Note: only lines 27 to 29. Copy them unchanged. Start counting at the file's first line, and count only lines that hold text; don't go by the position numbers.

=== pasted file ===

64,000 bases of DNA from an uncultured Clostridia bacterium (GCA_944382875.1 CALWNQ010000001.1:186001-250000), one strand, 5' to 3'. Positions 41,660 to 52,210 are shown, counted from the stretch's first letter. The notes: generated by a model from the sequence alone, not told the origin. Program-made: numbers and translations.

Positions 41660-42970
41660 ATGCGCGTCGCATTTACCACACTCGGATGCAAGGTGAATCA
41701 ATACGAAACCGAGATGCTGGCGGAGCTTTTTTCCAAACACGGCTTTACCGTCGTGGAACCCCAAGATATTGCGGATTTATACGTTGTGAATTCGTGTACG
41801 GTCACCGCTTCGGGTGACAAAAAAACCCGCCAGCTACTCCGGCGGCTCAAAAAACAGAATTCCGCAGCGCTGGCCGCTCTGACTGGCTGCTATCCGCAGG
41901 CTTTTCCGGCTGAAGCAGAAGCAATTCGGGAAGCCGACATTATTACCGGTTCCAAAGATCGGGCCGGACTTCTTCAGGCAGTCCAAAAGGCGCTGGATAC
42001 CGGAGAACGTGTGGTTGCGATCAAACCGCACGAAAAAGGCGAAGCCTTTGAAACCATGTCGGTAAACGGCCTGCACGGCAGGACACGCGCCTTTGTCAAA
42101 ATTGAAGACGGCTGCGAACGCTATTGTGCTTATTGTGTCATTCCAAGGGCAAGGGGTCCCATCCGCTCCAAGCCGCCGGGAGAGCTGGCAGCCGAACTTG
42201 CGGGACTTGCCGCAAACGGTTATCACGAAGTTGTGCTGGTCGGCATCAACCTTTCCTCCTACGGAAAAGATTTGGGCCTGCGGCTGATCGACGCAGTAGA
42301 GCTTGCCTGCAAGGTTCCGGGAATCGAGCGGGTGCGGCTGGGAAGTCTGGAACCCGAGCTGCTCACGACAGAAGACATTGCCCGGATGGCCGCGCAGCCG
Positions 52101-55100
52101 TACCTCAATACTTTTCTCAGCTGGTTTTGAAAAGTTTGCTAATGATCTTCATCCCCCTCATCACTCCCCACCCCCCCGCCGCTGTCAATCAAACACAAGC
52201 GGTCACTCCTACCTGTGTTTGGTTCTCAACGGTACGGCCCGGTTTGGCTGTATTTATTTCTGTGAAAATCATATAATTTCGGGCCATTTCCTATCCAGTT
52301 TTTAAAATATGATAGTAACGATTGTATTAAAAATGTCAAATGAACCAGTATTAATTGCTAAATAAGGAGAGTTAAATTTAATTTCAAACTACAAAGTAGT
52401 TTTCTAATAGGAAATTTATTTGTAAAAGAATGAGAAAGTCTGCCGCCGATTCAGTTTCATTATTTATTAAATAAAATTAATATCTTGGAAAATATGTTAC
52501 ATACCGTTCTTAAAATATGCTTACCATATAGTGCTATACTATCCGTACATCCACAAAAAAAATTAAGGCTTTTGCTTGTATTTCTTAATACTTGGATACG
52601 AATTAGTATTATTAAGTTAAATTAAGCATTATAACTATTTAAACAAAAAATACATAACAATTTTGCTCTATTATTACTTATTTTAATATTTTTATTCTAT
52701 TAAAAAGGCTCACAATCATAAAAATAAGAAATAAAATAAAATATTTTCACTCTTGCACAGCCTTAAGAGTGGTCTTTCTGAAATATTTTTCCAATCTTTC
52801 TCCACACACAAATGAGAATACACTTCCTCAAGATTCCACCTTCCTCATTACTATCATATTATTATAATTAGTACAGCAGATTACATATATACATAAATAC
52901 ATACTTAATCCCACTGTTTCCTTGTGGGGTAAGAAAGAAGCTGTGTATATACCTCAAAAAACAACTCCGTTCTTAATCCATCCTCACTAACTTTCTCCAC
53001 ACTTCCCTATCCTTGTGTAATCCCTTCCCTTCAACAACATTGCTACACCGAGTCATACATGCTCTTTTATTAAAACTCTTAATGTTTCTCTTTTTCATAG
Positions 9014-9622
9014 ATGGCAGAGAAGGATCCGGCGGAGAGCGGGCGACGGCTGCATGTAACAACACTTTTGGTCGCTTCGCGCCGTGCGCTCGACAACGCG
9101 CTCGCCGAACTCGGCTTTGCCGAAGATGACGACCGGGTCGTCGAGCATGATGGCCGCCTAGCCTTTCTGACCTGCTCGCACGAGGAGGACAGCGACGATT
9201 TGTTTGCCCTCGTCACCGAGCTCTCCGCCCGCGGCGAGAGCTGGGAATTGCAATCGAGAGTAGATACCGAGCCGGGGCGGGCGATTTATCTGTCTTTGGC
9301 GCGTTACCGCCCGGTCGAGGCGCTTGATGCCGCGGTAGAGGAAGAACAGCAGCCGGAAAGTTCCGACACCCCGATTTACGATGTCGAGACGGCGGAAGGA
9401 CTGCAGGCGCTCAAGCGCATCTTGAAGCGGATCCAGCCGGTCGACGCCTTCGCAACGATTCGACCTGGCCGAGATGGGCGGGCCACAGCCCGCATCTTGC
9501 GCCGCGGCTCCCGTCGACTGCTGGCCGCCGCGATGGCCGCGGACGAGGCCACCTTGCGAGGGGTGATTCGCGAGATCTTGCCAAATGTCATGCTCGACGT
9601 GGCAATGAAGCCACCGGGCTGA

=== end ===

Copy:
9401 CTGCAGGCGCTCAAGCGCATCTTGAAGCGGATCCAGCCGGTCGACGCCTTCGCAACGATTCGACCTGGCCGAGATGGGCGGGCCACAGCCCGCATCTTGC
9501 GCCGCGGCTCCCGTCGACTGCTGGCCGCCGCGATGGCCGCGGACGAGGCCACCTTGCGAGGGGTGATTCGCGAGATCTTGCCAAATGTCATGCTCGACGT
9601 GGCAATGAAGCCACCGGGCTGA